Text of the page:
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dc.contributor.authorREHER, Stefanie 
dc.date.accessioned2016-01-29T16:16:09Z
dc.date.available2016-01-29T16:16:09Z
dc.date.issued2015
dc.identifier.citationEuropean journal of political research, 2015, Vol. 54, No. 1, pp. 160–181en
dc.identifier.issn0304-4130
dc.identifier.issn1475-6765
dc.identifier.urihttp://hdl.handle.net/1814/38768
dc.descriptionFirst published online: 4 December 2014en
dc.description.abstractPrevious research has shown that citizens tend to be more satisfied with the functioning of democracy when their ideological positions are more proximate to representatives'. This article argues that congruence in policy priorities between citizens and political elites should have a similar effect: citizens whose concerns are shared by elites should perceive them to be more attentive and responsive to public concerns and societal needs. Yet, the relationship might vary with differences in expectations towards democracy and representation. Specifically, it should be stronger in more democratic countries and older democracies. The hypotheses are empirically tested in a multilevel regression framework, where voter survey data from the 2009 European Election Study is linked with candidate survey data. The results indicate that citizens are indeed more satisfied with democracy if elites share their concerns, and the effect increases with democratic experience.en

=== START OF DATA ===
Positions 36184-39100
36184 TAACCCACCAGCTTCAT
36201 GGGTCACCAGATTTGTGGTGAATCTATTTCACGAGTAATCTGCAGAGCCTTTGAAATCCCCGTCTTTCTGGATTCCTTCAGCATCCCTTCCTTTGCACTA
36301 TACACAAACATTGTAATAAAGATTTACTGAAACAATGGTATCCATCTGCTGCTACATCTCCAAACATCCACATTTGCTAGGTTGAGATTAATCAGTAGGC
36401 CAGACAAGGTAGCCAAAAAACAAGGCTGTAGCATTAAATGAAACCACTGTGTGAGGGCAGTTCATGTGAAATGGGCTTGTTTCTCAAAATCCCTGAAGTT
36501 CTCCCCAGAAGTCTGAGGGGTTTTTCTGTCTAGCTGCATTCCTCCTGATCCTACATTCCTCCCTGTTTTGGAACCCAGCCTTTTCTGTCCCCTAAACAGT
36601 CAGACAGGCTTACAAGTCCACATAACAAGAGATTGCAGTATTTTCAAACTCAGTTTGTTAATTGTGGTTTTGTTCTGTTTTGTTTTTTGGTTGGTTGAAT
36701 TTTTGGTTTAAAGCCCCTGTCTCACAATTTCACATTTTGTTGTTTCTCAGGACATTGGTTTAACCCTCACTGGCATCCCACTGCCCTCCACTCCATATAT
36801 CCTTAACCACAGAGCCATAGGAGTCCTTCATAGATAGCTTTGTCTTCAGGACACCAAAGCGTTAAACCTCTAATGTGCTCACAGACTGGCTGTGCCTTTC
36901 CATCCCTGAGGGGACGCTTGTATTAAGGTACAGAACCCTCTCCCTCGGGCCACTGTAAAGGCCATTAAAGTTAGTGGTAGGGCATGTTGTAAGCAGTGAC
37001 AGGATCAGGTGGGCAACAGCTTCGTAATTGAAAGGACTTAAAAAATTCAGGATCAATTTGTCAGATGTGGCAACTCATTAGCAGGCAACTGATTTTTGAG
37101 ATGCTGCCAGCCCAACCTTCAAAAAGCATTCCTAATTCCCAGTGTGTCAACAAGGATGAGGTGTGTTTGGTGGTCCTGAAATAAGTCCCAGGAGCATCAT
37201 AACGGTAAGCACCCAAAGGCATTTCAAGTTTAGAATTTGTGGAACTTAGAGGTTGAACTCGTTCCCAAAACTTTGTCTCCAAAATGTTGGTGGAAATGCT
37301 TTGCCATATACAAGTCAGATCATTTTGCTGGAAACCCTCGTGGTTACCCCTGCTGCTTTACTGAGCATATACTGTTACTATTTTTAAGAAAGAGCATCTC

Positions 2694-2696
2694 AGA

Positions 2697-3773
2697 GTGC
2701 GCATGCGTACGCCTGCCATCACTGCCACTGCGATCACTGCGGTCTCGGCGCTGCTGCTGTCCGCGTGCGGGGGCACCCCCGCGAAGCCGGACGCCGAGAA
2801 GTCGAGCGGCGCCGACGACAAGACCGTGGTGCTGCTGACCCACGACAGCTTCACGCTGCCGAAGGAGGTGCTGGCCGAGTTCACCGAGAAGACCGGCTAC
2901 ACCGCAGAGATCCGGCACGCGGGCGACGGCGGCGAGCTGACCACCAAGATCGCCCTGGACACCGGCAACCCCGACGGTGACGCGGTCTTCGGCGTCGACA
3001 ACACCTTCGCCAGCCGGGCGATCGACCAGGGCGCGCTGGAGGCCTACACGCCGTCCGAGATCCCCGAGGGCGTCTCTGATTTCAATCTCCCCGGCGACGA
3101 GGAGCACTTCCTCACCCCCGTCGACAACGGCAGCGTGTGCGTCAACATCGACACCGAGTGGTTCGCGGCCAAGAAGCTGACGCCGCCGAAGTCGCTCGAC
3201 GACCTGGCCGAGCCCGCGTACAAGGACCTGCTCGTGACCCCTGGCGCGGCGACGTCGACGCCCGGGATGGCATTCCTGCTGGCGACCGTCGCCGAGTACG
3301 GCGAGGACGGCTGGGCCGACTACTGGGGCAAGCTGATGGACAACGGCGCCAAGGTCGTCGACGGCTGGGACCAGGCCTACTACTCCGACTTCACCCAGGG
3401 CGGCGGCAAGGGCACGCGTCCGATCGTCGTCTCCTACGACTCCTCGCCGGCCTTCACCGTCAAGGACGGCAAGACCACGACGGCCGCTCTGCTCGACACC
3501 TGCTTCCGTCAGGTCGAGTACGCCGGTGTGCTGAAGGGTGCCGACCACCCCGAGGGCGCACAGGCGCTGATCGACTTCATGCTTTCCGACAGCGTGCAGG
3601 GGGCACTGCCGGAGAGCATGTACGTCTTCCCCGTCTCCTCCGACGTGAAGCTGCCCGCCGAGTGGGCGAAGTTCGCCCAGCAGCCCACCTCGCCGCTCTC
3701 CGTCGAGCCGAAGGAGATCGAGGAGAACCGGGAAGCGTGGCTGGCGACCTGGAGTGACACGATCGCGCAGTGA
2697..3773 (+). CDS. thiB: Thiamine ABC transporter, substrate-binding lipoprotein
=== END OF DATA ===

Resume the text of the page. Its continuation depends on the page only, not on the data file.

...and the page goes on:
dc.language.isoenen
dc.relation.ispartofEuropean journal of political researchen
dc.titleExplaining cross-national variation in the relationship between priority congruence and satisfaction with democracyen
dc.typeArticleen
dc.identifier.doi10.1111/1475-6765.12077
dc.identifier.volume54en
dc.identifier.startpage160en
dc.identifier.endpage181en
dc.identifier.issue1en


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